For a while, digital marketing was perceived as being quite opaque, which could make the leadership a little bit hesitant about its efficiency. The pendulum has come around; the transparency, accountability, and return on investment of data are much more visible and significant. Our approach is now about democratising data, about making it accessible. Depending on where we work in the world, we obviously don’t have the same type of data requirements. I would be very naive to say I know what Mexico is going to need in a few months, because to do so I would need to live with teams in Mexico to understand what data sets they need to be better at marketing activation. Democratisation requires having a very clear process of how to bring these teams together, though. We need to know who is ultimately responsible for data ownership in each market. We also need to know what we want and make clear choices, because we’re not going to get everything we want everywhere. We don't work in a category where we own all of our first party data. Thus, choosing the right data and making sure we have that process of bringing the right people together is critical. How often do you actually see the sales reps in a media briefing or the ecommerce teams naturally coming up to a media manager otherwise?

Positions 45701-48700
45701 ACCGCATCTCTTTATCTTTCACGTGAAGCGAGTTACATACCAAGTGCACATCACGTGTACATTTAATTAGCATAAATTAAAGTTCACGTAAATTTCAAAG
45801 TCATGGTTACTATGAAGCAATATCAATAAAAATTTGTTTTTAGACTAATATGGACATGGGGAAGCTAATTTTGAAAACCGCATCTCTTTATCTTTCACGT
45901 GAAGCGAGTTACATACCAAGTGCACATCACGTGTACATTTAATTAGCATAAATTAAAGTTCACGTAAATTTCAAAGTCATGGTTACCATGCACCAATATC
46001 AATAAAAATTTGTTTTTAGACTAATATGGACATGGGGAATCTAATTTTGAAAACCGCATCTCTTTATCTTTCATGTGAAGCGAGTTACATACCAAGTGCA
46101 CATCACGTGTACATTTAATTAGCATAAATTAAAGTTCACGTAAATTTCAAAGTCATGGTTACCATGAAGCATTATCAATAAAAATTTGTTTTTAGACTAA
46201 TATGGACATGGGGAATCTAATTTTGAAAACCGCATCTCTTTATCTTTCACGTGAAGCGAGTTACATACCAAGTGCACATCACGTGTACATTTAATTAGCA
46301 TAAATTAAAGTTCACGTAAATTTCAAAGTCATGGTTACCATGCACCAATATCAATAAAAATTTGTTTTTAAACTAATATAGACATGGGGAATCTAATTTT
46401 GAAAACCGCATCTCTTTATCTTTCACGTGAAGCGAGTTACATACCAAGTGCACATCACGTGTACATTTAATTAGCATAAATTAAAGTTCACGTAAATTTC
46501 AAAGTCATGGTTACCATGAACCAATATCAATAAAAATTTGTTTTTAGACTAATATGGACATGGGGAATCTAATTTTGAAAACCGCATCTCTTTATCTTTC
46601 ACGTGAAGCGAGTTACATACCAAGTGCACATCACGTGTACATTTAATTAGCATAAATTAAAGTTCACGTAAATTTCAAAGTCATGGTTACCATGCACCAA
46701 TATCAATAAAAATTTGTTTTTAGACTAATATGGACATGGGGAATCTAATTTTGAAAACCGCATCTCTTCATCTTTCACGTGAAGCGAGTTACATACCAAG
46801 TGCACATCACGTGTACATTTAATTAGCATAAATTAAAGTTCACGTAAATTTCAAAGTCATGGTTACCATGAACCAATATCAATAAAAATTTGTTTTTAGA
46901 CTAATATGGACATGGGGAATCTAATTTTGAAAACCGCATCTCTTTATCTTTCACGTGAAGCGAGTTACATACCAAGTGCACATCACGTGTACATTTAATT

As younger generations’ expectations around commerce are increasing and as marketers have so many options available, from voice search to shoppable social media, where do you think the big bets are in terms of the changing commerce landscape? How do you take advantage of them?